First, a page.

I recently chatted with our MAPI expert Stephen Griffin and would like to share what I learned about the Outlook nickname cache.

The nickname cache is the list of recipient names that is displayed when you insert names in the To, Cc, or Bcc field in an Outlook email or meeting request. The nickname cache expedites completing a recipient’s name, and is also known as the autocomplete stream.

In Outlook 2010, the autocomplete stream is stored as a MAPI property, PidTagRoamingBinary, of a hidden message in the Associated Contents table of the Inbox of the mail account’s delivery store. This hidden message has a message class and subject of IPM.Configuration.Autocomplete.

In an Outlook session, Outlook only loads and saves the autocomplete stream as a property of the hidden message at most once, and interacts with a copy in memory during the Outlook session. Outlook loads the autocomplete stream into memory when the user, for the first time in that Outlook session, attempts to insert recipients in an email or meeting request. Outlook reads all of the contents of the PidTagRoamingBinary property as a binary stream into a structure in memory. After loading the stream into memory, Outlook only accesses the copy in memory. If the copy is modified during that session, upon Outlook shutdown, Outlook saves the copy back to the hidden message in the Associated Contents table of the Inbox of the mail account’s delivery store.

During an Outlook session, the autocomplete stream in memory can be modified in various ways including the following:

  • The user indirectly adds a new autocomplete entry, through resolving a name, picking a recipient from the address book dialog, or sending mail to a recipient that was not already in the list.
  • The user modifies an entry by sending mail to an existing recipient in the list.
  • The user removes an entry through the autocomplete drop-down list user interface.

Only if the in-memory copy of the autocomplete stream has been modified does Outlook save the copy back to that hidden message on the mail account’s delivery store on Outlook shutdown.

Follow the guidelines below if you want to programmatically access the autocomplete stream:

  • Interact with the autocomplete stream only while Outlook is not running. If you modify the stream while Outlook is running, Outlook will likely overwrite your changes when it shuts down.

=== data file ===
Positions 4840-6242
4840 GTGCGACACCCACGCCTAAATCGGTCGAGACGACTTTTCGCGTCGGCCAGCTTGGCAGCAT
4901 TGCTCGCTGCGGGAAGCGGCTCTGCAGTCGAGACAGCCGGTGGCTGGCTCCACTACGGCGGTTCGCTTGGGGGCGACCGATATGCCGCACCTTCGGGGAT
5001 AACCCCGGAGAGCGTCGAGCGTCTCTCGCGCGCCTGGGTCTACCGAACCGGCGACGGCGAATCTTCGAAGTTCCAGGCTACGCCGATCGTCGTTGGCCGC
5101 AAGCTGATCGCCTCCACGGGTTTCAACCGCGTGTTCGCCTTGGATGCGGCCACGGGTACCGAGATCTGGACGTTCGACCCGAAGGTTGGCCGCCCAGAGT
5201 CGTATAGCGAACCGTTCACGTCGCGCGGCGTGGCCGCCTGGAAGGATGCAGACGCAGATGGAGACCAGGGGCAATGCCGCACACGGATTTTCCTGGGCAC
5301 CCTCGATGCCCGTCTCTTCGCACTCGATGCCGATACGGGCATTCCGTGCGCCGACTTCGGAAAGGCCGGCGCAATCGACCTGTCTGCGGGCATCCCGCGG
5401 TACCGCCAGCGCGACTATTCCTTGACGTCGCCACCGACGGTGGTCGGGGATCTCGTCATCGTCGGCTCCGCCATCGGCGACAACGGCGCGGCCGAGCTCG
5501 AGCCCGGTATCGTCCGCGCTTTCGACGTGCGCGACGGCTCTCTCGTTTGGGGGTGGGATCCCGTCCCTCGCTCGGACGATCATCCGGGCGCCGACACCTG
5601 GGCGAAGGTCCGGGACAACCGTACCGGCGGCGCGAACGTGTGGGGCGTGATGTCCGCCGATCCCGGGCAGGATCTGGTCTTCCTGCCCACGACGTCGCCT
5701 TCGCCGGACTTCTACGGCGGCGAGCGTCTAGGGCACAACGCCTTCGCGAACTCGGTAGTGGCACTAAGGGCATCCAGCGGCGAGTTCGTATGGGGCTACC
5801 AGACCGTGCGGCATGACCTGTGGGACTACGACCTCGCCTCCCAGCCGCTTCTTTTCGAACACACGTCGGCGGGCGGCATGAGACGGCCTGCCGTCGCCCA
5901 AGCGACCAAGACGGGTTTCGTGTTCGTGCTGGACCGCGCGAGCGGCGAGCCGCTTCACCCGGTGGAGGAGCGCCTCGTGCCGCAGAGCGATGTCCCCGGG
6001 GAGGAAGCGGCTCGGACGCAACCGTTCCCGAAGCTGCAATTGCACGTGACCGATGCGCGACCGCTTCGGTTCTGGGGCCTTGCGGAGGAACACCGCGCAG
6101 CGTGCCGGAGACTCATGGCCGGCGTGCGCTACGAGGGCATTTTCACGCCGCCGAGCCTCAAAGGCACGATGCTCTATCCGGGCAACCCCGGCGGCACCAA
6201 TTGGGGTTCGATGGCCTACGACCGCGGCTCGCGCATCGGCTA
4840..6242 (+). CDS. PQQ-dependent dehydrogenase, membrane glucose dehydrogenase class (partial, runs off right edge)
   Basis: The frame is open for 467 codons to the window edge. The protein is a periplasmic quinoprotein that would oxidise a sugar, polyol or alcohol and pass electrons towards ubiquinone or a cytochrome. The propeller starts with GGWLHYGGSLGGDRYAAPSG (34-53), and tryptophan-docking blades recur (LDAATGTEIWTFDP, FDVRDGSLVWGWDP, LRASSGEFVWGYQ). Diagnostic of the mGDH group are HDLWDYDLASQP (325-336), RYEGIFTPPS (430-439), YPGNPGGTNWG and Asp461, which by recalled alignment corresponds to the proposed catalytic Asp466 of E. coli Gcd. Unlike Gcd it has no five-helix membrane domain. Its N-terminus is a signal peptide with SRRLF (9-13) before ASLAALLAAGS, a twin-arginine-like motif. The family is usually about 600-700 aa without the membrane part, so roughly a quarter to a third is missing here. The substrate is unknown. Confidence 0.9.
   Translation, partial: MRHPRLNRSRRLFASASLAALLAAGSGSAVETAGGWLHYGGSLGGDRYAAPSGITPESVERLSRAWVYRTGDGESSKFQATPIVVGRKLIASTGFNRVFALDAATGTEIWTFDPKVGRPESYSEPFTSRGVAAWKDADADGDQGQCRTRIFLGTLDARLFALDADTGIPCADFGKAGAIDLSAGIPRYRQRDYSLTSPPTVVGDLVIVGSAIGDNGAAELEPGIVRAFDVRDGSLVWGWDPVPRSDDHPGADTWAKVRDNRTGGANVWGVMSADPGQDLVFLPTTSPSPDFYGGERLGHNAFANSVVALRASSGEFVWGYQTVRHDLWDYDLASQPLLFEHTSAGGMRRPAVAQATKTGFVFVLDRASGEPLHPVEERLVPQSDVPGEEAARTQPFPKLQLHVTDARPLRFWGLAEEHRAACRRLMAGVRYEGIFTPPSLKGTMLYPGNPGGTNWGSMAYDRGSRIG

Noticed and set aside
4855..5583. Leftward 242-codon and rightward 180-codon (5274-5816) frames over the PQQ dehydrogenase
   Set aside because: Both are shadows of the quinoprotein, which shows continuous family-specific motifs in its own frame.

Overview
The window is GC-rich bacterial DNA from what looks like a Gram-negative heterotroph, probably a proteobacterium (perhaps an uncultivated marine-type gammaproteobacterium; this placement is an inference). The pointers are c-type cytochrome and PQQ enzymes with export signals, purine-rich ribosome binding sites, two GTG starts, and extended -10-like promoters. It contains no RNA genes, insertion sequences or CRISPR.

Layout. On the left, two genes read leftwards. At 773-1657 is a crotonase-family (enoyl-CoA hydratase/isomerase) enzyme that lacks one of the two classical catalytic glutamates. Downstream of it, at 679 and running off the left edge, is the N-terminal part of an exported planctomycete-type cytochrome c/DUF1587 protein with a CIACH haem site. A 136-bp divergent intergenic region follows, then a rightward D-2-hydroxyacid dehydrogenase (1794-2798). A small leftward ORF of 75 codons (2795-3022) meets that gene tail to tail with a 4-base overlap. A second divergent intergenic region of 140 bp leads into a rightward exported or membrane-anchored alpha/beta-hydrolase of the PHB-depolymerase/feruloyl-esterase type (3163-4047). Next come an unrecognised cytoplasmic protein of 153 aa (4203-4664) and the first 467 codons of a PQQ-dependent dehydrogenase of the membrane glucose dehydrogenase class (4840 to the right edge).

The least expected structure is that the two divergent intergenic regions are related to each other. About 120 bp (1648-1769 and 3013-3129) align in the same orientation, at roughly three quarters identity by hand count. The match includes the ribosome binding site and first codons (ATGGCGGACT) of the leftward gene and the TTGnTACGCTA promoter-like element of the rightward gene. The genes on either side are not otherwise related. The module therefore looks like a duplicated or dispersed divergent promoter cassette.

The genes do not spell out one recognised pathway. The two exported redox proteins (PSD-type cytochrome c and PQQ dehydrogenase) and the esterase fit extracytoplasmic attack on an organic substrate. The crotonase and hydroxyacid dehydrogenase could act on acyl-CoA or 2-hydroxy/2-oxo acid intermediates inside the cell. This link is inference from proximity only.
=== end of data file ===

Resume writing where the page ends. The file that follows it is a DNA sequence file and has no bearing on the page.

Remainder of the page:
• Never partially modify the autocomplete stream. Always carry out the following process when updating:

                           i.          Read the whole stream into memory

                          ii.          Modify the memory structure

                         iii.          Write out the whole stream when the modifications are finished.

  • Only introduce properties to the stream that are of the supported types. The list of supported property types is as follows:
    • Static property values of the following types: PT_I2, PT_LONG, PT_R4, PT_DOUBLE, PT_BOOLEAN, PT_SYSTIME, PT_I8
    • Dynamic property values of the following types: PT_STRING8, PT_UNICODE, PT_CLSID, PT_BINARY, PT_MV_BINARY, PT_MV_STRING8, PT_MV_UNICODE

To access the PidTagRoamingBinary property, you can use MAPI or the PropertyAccessor of the Outlook object model. The binary format of the autocomplete stream in Outlook 2010 is the same as that of the .nk2 file in Outlook 2007. For details about the binary stream format, see the document Outlook 2003/2007 NK2 File Format and Developer Guidelines. Note that this document was originally written for Outlook 2007 and Outlook 2003, and in Outlook 2010, the nickname cache is no longer stored in a .nk2 file, but in the MAPI property PidTagRoamingBinary, so you should disregard discussions of the .nk2 file and refer to the part of the document starting from the section “File Visualization”.